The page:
9 Ways Your Allergies Are Messing With Your Sleep

Grab the tissues.

by Brandi Neal and JR Thorpe
Originally Published: 
A woman with insomnia reads in the early morning. Allergies can mess with your sleep, doctors say. H...
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It’s a truth universally acknowledged that spring allergy season is the worst time of the year, with fall allergy season coming in close second. Why? Allergies can mess with everything from your headaches to your sleep cycle. What’s worse, not getting enough REM time can make you more likely to get sick, creating a vicious cycle of misery.

“People with allergies are more than twice as likely to have insomnia as those without allergies,” Dr. Luz Fonacier M.D., allergy section head at NYU Langone Hospital Long Island and president of the American College of Allergy, Asthma and Immunology, tells Bustle. “Allergies affect all aspects of sleep, from difficulty in falling asleep to ability to stay asleep.” Some medications prescribed for allergies, like decongestants, can also disturb your sleep, she says.

Terry Cralle, registered nurse and Better Sleep Council certified clinical sleep educator, tells Bustle that there are some unexpected things that can disrupt your sleep during allergy season. "Yes, spring is in the air, but so are pollen and other allergens. Leaving the bedroom windows open at night is a setup for an allergy attack and a poor night’s sleep," Cralle says. "If you suffer from allergies, turning on the AC is a safer alternative." If you haven't been sleeping well since spring sprung a few weeks ago, here are some ways allergies can affect your sleep, and some tips for getting more rest during allergy season.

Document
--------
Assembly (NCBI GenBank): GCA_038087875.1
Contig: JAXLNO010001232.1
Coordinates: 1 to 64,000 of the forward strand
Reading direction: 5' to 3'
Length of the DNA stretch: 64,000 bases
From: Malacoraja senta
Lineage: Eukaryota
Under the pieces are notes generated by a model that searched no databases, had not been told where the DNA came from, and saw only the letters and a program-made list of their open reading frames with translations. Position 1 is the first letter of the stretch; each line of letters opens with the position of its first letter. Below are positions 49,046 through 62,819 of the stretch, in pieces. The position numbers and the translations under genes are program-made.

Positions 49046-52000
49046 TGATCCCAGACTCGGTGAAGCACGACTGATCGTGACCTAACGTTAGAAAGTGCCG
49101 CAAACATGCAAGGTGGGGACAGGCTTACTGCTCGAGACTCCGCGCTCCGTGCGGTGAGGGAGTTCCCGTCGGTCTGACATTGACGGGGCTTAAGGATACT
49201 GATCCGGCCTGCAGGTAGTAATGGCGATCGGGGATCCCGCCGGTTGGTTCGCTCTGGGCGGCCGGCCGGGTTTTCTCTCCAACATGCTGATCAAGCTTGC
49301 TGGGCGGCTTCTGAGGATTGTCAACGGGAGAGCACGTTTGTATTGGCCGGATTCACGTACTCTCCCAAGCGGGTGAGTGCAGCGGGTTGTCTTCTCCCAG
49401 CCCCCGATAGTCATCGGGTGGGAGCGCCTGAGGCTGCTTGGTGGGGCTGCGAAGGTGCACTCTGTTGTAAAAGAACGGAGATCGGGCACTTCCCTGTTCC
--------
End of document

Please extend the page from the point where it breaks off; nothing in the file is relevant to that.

Dust Mites In Your Pillows & Sheets Can Make You Sneeze

Basically, your skin is a buffet for dust mites, which sounds super gross. "They feed mainly on the tiny flakes of human skin that people shed each day. These flakes work their way deep into the inner layers of furniture, carpets, bedding and even stuffed toys," the Asthma and Allergy Foundation of American notes. "These are the places where mites thrive. An average adult person may shed up to 1.5 grams of skin in a day. This is enough to feed one million dust mites!"

Dust mites are one of the most common allergens in the bedroom, Dr. Fonacier tells Bustle. In addition to washing your bedding on the regular, Cralle suggests replacing your pillow every year,. This can get expensive, so you can throw your pillows in the washer and dryer instead.


Co-Bedding With Your Pets Increases Allergies

While there's nothing cuter than waking up to a snuggly dog face, sleeping with your dogs or cats can increase your seasonal allergy suffering. Pet dander is another common cause of allergy issues at home, Dr. Fonacier says.

"Sleeping with your furry companions could be aggravating your allergies and negatively impacting the quality of your sleep," Cralle tells Bustle. "Because their thick fur is a veritable magnet for stuff like pollen, dirt ,and dust, dogs are basically walking allergen fur balls. Compromise by letting your pup sleep at the foot of your bed, or even better, in their own bed on the floor."


Pillows Perpetuate Allergies

Aside from replacing or washing your pillows, if you have severe allergies you might want to consider getting some pillow covers. "For chronic allergy sufferers, there is no better solution than a pillow protector, full mattress encasement, and box spring encasement," Cralle explains. "A typical mattress cover may not protect you from the allergens in your mattress coming in contact with you. Pillow covers are the first line of defense against dust mites and allergens, and they keep your pillow cleaner for longer."


Open Windows Are An Allergy Welcome Wagon